For some time now, the Man and I have been talking about writing a new and improved version of the guide we wrote many years ago, called How to unconference your birthday. This plan was not high on our priority list for many reasons, but lately I sense it’s moving up on the list.

The vision in our household is that the traditional form for conferences bring very little value compared to the combined investment of all attendees. Imagine a thousand people travelling to a city in Europe, from all over the world, booking hotel rooms for the duration of the event, spending a lot of money on an entry ticket to sit on their butt most of the time and silently listen to a person the organisation deemed worthy to pay a fee (or not) to tell a story (of which you probably can find an earlier version of on Youtube). If you’re lucky it’s a good story, a lot of times it’s not a good story. You probably come home after the event, telling your colleagues or spouse about how wonderful the event was. You spent a lot of money on it, so what else could you say. Admitting that it was a waste of time and money? Your mind will always give a positive spin on your experience. The conference was OK, but I really enjoyed being in another city for a few days. I didn’t learn anything new, but I got to meet two people and we had a lot of fun during dinner.

The Man and I made a different choices early in our carreers. We didn’t want to spend large chunks of our modest budget on such events. Instead we chose very specific events to attend which embraced the collective intelligence of participants. We got so inspired that we organised smaller and bigger events ourselves. All those events had one common theme: connect the people in the room. Not that we skip the role of someone presenting entirely, but we aim to maximize the time for people to interact. That’s what makes travelling to another town, another country, another continent worth it. Talk to each other and you’ll learn.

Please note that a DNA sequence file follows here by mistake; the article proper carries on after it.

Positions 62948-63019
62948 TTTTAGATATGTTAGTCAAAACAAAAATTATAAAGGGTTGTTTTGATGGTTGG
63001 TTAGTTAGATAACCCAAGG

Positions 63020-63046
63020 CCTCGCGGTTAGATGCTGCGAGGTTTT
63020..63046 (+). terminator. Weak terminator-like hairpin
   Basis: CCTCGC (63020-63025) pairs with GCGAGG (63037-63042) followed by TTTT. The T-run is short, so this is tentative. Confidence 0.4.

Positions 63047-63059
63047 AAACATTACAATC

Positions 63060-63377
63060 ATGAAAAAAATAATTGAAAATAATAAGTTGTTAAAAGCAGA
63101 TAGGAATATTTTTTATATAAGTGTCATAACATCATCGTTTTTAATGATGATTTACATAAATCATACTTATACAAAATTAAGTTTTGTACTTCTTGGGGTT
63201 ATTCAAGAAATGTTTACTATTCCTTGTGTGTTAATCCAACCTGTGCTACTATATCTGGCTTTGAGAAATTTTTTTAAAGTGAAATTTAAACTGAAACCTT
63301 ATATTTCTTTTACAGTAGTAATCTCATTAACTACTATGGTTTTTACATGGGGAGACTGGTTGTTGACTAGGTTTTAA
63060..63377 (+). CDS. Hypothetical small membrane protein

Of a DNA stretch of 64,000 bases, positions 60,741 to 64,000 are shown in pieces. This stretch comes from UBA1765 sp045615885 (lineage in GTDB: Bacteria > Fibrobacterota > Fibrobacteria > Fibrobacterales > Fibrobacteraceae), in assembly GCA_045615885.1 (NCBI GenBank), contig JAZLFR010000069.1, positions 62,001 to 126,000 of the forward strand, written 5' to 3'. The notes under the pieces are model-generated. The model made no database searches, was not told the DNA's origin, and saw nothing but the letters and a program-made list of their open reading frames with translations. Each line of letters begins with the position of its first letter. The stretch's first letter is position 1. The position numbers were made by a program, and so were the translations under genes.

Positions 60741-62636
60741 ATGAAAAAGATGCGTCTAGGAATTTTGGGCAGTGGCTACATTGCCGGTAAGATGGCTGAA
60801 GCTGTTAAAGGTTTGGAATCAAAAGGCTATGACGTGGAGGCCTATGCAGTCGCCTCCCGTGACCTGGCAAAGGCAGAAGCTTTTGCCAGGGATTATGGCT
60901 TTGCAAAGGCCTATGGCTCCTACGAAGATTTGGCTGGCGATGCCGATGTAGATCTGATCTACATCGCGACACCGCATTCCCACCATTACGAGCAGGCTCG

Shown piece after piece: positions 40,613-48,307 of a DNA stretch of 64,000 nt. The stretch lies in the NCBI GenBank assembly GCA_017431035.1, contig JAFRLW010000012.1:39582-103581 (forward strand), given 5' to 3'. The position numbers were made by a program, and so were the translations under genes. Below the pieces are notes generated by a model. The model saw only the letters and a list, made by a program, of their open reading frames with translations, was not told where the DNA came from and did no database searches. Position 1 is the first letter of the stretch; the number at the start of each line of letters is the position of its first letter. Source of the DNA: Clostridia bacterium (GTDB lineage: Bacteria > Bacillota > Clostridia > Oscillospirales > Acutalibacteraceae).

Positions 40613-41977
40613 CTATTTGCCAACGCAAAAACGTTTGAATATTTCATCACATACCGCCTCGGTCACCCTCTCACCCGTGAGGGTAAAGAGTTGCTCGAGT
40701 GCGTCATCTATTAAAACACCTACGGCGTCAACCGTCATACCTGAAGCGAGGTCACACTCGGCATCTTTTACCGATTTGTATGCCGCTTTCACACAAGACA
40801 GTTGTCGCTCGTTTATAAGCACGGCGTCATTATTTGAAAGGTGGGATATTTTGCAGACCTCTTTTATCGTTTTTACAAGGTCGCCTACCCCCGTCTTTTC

Post-pandemic travel will commence soon enough. Perhaps not this year yet, but 2022 will most definitely be packed with conferences and other business meetings to make up for the time we couldn’t shake hands. Conference organisers will most definitely continue to pay (or not pay) speakers to receive the sole centre of attention, while a hundred or a thousand people listen, at best processing their thoughts on Twitter, at worst taking a nap in the semi-dark. Imagine thousand people taking a plane to take do this: sit in a chair for eight hours a day, listening, taking some notes, meeting a few people (if they’re lucky). That is what going back to normal looks like when we talk about conferences. What a waste of resources, in the broadest sense of the word.

I guess I feel the urge to inspire others to reimagine the concept of conferences. The Man and I have shown how to do that many times. Some who visited our events, created their own version to connect people in their own community. We know many people who are doing a much better job at organising these type of events than we do. Perhaps now is the time to translate all our combined experience in words for others to read. So if you happen to read this, and have been an event organizer at some point in your life, expect an invite from us to talk about this topic.